AdvocateKhoj
Login : Advocate | Client
Home Post Your Case My Account Law College Law Library
    

Supreme Court Judgments


Latest Supreme Court of India Judgments 2018

Subscribe

RSS Feed img


M.R. Satwaji Rao (D) by LRS. V. B. Shama Rao (Dead) by LRS. & Ors [2008] INSC 609 (9 April 2008)

Dr. Arijit Pasayat & P. Sathasivam

REPORTABLE CIVIL APPEAL NO. 319 OF 2002 P. Sathasivam, J.

1) This appeal is directed against the final judgment dated 11.12.1998 of the High Court of Karnataka at Bangalore in R.F. A. No. 465 of 1990 by which the High Court allowed the first appeal filed by the respondents herein.

2) The facts, in a nutshell, are as under:

The legal representatives of defendant No.2 are the appellants in this appeal. On 19.2.1948, the plaintiffs' predecessor executed a usufructory mortgage in favour of the appellants herein for a sum of Rs.10,000/-. The terms of the said mortgage deed were that the mortgagee shall remain in possession of the mortgaged property without paying rent and that the mortgage amount of Rs.10,000/- shall carry no interest. The period of redemption was five years from the date of mortgage. However, the mortgagers continued in possession of the mortgaged property as tenants of the mortgagee on a monthly rent of Rs.97.50. As the mortgagors failed to pay the rent, on 19.5.1952, the mortgagee filed suit being O.S. No.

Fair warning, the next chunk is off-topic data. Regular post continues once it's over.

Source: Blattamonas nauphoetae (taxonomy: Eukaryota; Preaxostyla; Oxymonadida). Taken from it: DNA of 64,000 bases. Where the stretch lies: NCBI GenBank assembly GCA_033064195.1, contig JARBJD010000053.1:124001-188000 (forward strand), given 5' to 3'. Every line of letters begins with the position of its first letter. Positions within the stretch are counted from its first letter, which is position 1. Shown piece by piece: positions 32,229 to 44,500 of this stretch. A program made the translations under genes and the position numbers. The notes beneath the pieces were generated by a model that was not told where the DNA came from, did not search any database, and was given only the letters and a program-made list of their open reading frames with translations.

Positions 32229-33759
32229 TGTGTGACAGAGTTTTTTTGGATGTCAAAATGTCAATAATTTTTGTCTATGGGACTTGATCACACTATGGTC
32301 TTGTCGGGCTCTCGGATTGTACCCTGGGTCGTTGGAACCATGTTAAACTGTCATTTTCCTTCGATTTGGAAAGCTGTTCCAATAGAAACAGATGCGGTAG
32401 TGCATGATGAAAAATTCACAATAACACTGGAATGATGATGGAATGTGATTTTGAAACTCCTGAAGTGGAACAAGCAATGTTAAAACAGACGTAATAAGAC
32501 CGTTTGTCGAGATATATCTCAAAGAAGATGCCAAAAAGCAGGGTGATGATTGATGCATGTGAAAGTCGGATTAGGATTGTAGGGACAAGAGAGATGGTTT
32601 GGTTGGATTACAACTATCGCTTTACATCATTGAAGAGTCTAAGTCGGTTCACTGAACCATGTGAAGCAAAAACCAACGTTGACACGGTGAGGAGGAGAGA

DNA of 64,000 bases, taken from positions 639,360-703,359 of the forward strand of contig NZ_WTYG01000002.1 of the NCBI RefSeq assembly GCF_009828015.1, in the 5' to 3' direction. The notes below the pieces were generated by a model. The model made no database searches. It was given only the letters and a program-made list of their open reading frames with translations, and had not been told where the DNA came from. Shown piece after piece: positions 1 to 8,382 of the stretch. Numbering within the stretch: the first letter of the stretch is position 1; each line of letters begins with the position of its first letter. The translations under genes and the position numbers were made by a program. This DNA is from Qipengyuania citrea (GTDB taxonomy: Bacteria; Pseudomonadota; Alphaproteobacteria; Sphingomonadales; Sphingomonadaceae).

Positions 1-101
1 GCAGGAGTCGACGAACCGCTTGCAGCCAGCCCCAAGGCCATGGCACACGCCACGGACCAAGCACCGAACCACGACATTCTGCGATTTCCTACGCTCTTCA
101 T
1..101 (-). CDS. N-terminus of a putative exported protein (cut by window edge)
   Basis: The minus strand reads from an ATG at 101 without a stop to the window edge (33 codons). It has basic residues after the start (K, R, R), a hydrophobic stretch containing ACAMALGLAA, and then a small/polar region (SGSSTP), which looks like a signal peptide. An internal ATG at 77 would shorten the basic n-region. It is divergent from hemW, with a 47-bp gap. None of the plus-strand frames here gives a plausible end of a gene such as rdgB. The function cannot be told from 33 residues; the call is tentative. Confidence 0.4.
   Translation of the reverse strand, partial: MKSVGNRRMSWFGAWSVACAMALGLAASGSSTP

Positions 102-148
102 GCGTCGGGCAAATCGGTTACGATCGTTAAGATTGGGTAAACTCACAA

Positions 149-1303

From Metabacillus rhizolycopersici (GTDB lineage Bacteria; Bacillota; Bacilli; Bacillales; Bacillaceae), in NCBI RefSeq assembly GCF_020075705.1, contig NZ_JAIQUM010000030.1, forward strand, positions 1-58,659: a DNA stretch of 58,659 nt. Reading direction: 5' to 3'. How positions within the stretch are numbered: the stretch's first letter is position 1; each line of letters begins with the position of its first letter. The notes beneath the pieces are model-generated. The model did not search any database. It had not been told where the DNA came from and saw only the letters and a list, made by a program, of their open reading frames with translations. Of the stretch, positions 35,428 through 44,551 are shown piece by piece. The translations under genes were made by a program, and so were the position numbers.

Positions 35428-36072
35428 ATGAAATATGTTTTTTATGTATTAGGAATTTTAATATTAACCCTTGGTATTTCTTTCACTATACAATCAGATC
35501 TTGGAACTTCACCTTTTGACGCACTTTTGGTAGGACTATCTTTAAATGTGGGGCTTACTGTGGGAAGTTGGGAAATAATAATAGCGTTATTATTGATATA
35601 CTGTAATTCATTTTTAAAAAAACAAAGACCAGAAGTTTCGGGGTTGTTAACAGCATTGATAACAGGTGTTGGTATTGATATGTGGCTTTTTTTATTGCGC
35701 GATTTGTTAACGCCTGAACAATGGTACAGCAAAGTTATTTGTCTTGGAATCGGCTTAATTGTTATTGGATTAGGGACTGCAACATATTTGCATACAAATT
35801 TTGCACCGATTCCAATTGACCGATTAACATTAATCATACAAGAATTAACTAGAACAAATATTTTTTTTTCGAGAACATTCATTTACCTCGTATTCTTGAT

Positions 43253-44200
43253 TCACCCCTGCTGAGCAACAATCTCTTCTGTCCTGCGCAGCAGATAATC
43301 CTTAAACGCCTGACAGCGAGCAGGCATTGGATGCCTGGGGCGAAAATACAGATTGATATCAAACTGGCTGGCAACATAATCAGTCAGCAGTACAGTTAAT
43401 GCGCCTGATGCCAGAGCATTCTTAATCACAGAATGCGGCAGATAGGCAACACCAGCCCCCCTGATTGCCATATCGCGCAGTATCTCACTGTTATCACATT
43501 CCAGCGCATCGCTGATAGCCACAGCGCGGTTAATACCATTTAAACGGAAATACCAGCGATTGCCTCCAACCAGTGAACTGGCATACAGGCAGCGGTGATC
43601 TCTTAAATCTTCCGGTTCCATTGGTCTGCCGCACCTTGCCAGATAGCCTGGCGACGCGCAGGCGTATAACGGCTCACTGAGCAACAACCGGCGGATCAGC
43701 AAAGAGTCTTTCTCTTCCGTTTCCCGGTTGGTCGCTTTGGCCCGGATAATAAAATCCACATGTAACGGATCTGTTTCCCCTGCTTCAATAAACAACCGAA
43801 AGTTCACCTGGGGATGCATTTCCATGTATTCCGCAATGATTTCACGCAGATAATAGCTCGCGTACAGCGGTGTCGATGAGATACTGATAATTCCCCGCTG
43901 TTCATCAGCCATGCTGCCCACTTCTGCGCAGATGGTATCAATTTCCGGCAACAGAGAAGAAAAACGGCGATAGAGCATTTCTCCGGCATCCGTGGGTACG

120/51-52 on the file of the Ist Munsif, Bangalore for arrears of rent. The said suit was decreed. In pursuance of the said decree, the mortgagee (2nd defendant) filed Execution Petition No. 1002/51-52 and the property was put on auction sale by the executing Court. Mortgagee being the highest bidder purchased the schedule property in court auction. Sale was confirmed. The respondents/mortgagors neither objected for the sale nor confirmed the sale or taken any steps to set aside the sale over three decades. On 18.2.1983, the plaintiffs/respondents, after nearly three decades, filed a suit being O.S. No. 632 of 1983 on the file of the III Addl. City Civil Judge, Bangalore for a decree of redemption of the mortgage of the suit schedule property sold in public auction as long back as on 11.9.1952. The Civil Judge, after considering both oral and documentary evidence, dismissed the suit with costs on 31.7.1990. Aggrieved by the said order, the plaintiffs filed R.F.A. No. 465 of 1990 before the High Court. The High Court allowed the appeal decreeing the suit for redemption. Against the impugned judgment of the High Court, the defendants filed the present appeal by way of special leave.